Alfred Lord Tennyson

Here you will find the Long Poem The Princess (part 1) of poet Alfred Lord Tennyson

The Princess (part 1)

A prince I was, blue-eyed, and fair in face, 
Of temper amorous, as the first of May, 
With lengths of yellow ringlet, like a girl, 
For on my cradle shone the Northern star. 

There lived an ancient legend in our house. 
Some sorcerer, whom a far-off grandsire burnt 
Because he cast no shadow, had foretold, 
Dying, that none of all our blood should know 
The shadow from the substance, and that one 
Should come to fight with shadows and to fall. 
For so, my mother said, the story ran. 
And, truly, waking dreams were, more or less, 
An old and strange affection of the house. 
Myself too had weird seizures, Heaven knows what: 
On a sudden in the midst of men and day, 
And while I walked and talked as heretofore, 
I seemed to move among a world of ghosts, 
And feel myself the shadow of a dream. 
Our great court-Galen poised his gilt-head cane, 
And pawed his beard, and muttered 'catalepsy'. 
My mother pitying made a thousand prayers; 
My mother was as mild as any saint, 
Half-canonized by all that looked on her, 
So gracious was her tact and tenderness: 
But my good father thought a king a king; 
He cared not for the affection of the house; 
He held his sceptre like a pedant's wand 
To lash offence, and with long arms and hands 
Reached out, and picked offenders from the mass 
For judgment. 
 Now it chanced that I had been, 
While life was yet in bud and blade, bethrothed 
To one, a neighbouring Princess: she to me 
Was proxy-wedded with a bootless calf 
At eight years old; and still from time to time 
Came murmurs of her beauty from the South, 
And of her brethren, youths of puissance; 
And still I wore her picture by my heart, 
And one dark tress; and all around them both 
Sweet thoughts would swarm as bees about their queen. 

But when the days drew nigh that I should wed, 
My father sent ambassadors with furs 
And jewels, gifts, to fetch her: these brought back 
A present, a great labour of the loom; 
And therewithal an answer vague as wind: 
Besides, they saw the king; he took the gifts; 
He said there was a compact; that was true: 
But then she had a will; was he to blame? 
And maiden fancies; loved to live alone 
Among her women; certain, would not wed. 

That morning in the presence room I stood 
With Cyril and with Florian, my two friends: 
The first, a gentleman of broken means 
(His father's fault) but given to starts and bursts 
Of revel; and the last, my other heart, 
And almost my half-self, for still we moved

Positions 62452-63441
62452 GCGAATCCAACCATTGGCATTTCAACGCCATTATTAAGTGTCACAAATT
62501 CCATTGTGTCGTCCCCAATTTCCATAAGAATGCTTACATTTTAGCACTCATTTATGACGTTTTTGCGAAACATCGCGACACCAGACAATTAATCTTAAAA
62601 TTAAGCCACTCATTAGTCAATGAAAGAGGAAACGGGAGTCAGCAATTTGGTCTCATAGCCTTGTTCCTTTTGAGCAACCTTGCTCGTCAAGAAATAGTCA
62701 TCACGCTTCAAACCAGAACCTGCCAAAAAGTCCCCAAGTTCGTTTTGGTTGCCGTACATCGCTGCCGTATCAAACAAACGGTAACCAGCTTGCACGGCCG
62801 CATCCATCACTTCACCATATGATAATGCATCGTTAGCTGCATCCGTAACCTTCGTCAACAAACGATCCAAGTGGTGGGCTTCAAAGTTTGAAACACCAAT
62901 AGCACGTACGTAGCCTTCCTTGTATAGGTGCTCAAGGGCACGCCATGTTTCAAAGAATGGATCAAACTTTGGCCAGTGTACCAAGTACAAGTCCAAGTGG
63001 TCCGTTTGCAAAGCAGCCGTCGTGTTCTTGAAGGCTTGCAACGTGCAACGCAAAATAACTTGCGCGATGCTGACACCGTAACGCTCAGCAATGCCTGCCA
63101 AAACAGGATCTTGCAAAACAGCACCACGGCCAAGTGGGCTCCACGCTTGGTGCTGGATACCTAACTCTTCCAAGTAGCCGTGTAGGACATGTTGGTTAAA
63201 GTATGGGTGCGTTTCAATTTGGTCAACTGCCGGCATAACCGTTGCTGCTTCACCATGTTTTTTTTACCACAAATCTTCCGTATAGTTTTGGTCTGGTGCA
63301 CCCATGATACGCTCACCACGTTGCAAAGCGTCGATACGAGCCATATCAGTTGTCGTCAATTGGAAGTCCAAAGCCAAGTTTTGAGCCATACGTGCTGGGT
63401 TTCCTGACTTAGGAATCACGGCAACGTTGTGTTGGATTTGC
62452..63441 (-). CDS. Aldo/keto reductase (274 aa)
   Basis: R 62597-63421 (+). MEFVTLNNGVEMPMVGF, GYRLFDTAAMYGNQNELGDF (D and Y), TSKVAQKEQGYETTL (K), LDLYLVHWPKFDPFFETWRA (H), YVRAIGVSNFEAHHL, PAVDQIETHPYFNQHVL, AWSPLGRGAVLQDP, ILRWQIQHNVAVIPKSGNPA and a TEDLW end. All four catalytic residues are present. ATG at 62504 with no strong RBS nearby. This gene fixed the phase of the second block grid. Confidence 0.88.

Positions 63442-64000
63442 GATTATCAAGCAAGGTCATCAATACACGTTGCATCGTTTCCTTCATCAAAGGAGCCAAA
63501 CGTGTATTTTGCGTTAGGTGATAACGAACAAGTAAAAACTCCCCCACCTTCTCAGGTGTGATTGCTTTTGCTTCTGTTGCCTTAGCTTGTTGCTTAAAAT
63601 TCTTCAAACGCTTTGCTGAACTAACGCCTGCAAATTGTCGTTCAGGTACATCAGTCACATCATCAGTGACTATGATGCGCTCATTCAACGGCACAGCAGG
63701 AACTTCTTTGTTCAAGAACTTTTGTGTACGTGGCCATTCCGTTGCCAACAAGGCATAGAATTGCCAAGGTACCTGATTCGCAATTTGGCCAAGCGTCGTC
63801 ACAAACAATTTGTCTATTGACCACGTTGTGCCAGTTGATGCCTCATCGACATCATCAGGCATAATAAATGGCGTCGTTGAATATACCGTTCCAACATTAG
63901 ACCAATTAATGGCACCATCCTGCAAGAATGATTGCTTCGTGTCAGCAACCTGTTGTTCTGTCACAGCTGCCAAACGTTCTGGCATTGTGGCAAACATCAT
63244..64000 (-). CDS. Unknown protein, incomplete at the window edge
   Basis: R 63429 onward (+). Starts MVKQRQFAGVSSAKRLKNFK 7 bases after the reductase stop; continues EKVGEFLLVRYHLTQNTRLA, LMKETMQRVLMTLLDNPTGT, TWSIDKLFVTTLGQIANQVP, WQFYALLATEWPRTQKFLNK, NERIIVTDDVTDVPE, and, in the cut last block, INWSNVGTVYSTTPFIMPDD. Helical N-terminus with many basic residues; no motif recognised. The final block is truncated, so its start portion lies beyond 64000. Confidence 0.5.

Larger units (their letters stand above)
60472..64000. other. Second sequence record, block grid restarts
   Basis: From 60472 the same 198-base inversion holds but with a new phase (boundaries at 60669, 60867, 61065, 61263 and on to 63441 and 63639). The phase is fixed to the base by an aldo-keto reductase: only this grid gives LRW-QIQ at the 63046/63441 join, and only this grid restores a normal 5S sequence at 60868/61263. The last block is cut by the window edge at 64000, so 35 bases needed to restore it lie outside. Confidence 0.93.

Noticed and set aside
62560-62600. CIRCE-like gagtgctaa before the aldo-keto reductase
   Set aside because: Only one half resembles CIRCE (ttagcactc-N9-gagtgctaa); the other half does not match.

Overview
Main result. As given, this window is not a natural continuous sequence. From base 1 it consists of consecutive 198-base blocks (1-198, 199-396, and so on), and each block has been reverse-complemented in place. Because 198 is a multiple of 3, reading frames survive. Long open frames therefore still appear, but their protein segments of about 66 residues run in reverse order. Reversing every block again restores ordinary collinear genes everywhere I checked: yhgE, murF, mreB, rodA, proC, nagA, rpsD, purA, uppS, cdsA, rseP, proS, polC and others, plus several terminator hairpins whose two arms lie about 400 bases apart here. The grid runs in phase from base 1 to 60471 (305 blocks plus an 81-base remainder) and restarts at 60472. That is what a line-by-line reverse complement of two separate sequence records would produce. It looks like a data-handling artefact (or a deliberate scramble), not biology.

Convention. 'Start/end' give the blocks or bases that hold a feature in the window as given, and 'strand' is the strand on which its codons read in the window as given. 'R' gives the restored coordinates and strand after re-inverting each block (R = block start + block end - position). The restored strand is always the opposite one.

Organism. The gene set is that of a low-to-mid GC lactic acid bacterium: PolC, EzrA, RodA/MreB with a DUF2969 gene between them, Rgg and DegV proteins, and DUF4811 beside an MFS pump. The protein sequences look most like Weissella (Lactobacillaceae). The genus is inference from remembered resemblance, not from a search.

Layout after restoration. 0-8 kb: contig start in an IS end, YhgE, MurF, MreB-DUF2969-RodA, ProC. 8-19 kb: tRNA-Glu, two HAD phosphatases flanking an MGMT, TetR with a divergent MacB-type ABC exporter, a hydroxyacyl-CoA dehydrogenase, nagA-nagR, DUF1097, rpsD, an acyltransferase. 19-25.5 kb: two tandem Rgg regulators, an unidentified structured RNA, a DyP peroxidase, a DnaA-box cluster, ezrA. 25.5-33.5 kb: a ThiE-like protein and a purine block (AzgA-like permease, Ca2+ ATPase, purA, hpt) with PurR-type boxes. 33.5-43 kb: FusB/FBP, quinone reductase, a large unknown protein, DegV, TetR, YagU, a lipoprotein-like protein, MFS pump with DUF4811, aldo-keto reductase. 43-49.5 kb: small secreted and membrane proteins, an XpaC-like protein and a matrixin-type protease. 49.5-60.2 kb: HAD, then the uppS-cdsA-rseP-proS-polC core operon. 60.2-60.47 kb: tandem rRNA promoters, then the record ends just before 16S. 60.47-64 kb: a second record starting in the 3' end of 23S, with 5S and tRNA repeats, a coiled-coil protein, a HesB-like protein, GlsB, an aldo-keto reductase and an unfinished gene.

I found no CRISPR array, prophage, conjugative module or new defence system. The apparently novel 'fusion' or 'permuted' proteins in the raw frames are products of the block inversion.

Together, twinned as horse's ear and eye. 

Now, while they spake, I saw my father's face 
Grow long and troubled like a rising moon, 
Inflamed with wrath: he started on his feet, 
Tore the king's letter, snowed it down, and rent 
The wonder of the loom through warp and woof 
From skirt to skirt; and at the last he sware 
That he would send a hundred thousand men, 
And bring her in a whirlwind: then he chewed 
The thrice-turned cud of wrath, and cooked his spleen, 
Communing with his captains of the war. 

At last I spoke. 'My father, let me go. 
It cannot be but some gross error lies 
In this report, this answer of a king, 
Whom all men rate as kind and hospitable: 
Or, maybe, I myself, my bride once seen, 
Whate'er my grief to find her less than fame, 
May rue the bargain made.' And Florian said: 
'I have a sister at the foreign court, 
Who moves about the Princess; she, you know, 
Who wedded with a nobleman from thence: 
He, dying lately, left her, as I hear, 
The lady of three castles in that land: 
Through her this matter might be sifted clean.' 
And Cyril whispered: 'Take me with you too.' 
Then laughing 'what, if these weird seizures come 
Upon you in those lands, and no one near 
To point you out the shadow from the truth! 
Take me: I'll serve you better in a strait; 
I grate on rusty hinges here:' but 'No!' 
Roared the rough king, 'you shall not; we ourself 
Will crush her pretty maiden fancies dead 
In iron gauntlets: break the council up.' 

But when the council broke, I rose and past 
Through the wild woods that hung about the town; 
Found a still place, and plucked her likeness out; 
Laid it on flowers, and watched it lying bathed 
In the green gleam of dewy-tasselled trees: 
What were those fancies? wherefore break her troth? 
Proud looked the lips: but while I meditated 
A wind arose and rushed upon the South, 
And shook the songs, the whispers, and the shrieks 
Of the wild woods together; and a Voice 
Went with it, 'Follow, follow, thou shalt win.' 

Then, ere the silver sickle of that month 
Became her golden shield, I stole from court 
With Cyril and with Florian, unperceived, 
Cat-footed through the town and half in dread 
To hear my father's